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AAP & Kejriwal

No number of anti-corruption drives can make up for the physical assault, intimidation, forced medical testing, public humiliation and racist, sexist profiling of four women. Creating, even successfully  implementing populist policies can not be currency for implementing populist violence and prejudice.

And honesty/integrity/’chori to nahin kiya’ can’t really be justification for their current actions. Four women, foreigners, already dealing with India’s horrible attitude to women compounded a hundred times by the fact that they look different, already dealing with India’s horrible racism to people of darker skin compounded by the fact that they were women living alone, suddenly find themselves being pulled out of home by the state’s Law Minister, an arguable powerful man, aided by what can only be described as a self-appointed posse of moral police consisting of random men off the streets (considering the actual police refused to do anything without a warrant).

They’re forced to give urine samples and undergo random drug testing – why? Because some neighbors assumed they were prostitutes. Well, my neighbors assumed I was a prostitute, when I took one “too many” day trips in Mumbai working with an MNC and reached home after sunset. I was questioned point-blank by the Uncleji in charge of ‘family values’ and told “yeh sab jo aap kar rahe ho woh yahan, is colony mein nahin chalega”. I asked him, still politely, just what he thought I was doing, to which he said “mera muh mat khulvao… Which decent girl would live by herself, routinely come home to an empty apartment..”, and other stuff on those lines. So forgive me if I have zero sympathy for India’s all-pervasive neighborhood moral watch.

And assume, for a minute, that these women *were* sex workers. Does that make their state-sponsored (rather, mob-sponsored, since this was all unofficial and illegal) violation any less wrong?

The only way the dear Law Minister can be absolutely sure that these women were prostitutes, at least, did prostitution once, is if he himself was a client. And clients are – or should be – just as criminal as the women themselves.

The reason this whole thing is a reflection of AAP and not just of standard Delhi racism/sexism/disregard for personal privacy etc is that Arvind Kejriwal doubled down and supported his very wrong minister. Him asking why the women (I’m paraphrasing), if innocent, refused to give blood samples without a warrant is a ridiculous argument – either he’s actually stupid – which he’s not – or the CM of India’s capital is ignorant of basic precepts that our Constitution is based on, or he’s playing politics because he assumes he’ll have public support even when his demands are wrong.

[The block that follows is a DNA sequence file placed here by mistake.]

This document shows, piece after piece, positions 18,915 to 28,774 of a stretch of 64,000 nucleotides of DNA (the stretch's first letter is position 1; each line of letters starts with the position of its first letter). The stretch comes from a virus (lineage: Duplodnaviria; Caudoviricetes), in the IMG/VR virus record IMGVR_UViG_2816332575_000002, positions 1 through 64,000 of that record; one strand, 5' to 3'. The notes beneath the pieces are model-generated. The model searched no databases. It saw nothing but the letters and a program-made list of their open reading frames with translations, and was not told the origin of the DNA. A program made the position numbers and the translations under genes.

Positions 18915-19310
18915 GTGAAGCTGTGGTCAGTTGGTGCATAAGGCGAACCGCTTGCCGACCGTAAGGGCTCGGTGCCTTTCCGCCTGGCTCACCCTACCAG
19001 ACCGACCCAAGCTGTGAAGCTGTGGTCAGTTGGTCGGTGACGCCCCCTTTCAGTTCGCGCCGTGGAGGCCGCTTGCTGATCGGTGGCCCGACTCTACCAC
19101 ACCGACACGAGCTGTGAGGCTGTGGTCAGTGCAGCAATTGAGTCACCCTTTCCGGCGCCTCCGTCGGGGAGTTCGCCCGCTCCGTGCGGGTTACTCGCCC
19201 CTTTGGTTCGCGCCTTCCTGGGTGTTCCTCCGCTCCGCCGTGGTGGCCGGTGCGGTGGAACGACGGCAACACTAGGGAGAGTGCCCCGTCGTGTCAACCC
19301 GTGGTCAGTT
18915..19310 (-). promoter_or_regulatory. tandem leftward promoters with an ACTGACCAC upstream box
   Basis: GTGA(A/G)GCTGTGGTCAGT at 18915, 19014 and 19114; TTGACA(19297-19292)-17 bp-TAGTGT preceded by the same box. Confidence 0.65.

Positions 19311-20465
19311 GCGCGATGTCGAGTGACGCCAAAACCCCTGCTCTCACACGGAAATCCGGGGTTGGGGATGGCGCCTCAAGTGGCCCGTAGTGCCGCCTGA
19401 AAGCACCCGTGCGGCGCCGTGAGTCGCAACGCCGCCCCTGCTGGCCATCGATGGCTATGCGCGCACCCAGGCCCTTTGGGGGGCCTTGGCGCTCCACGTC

I’m not “expecting too much, too soon” from the AAP or the new Delhi government. I don’t care if they do nothing except read old files for the first few weeks – even for a few months. I’m *not* okay with them trampling over individual rights – of the women in question, prostitutes or not – and even the rights of the cops to due process. And I’m surely not okay with them doing all this in the name of protecting women. I trust – or trusted – their intentions so far, and will be okay with plenty of missteps – the flip side of freshness/youth/hope etc is inexperience. The problem with the current fracas is that their *intentions* now seem tainted, and that is not okay. We expect better *intentions* from the AAP; even if we’re okay with shoddy execution.

To the warrant/Delhi police jurisdiction question – the CM of Delhi has never had command over Delhi Police. Whether that is a sensible chain of command  or not, going outside the system with a dharna is not how you effect basic organization structure change. This philosophy of going nuclear, of agitation outside the system, worked and was popular for the Jan Lokpal Bill agitations because (a) there was and is an actual crisis of corruption in India, and broad public awareness and agreement regarding this crisis and (b) there were legitimate, sincere attempts to follow due process to create a Lokpall Bill for close to *forty years* by hundreds of people and groups, all thwarted arrogantly by various state and Central ruling parties and people.

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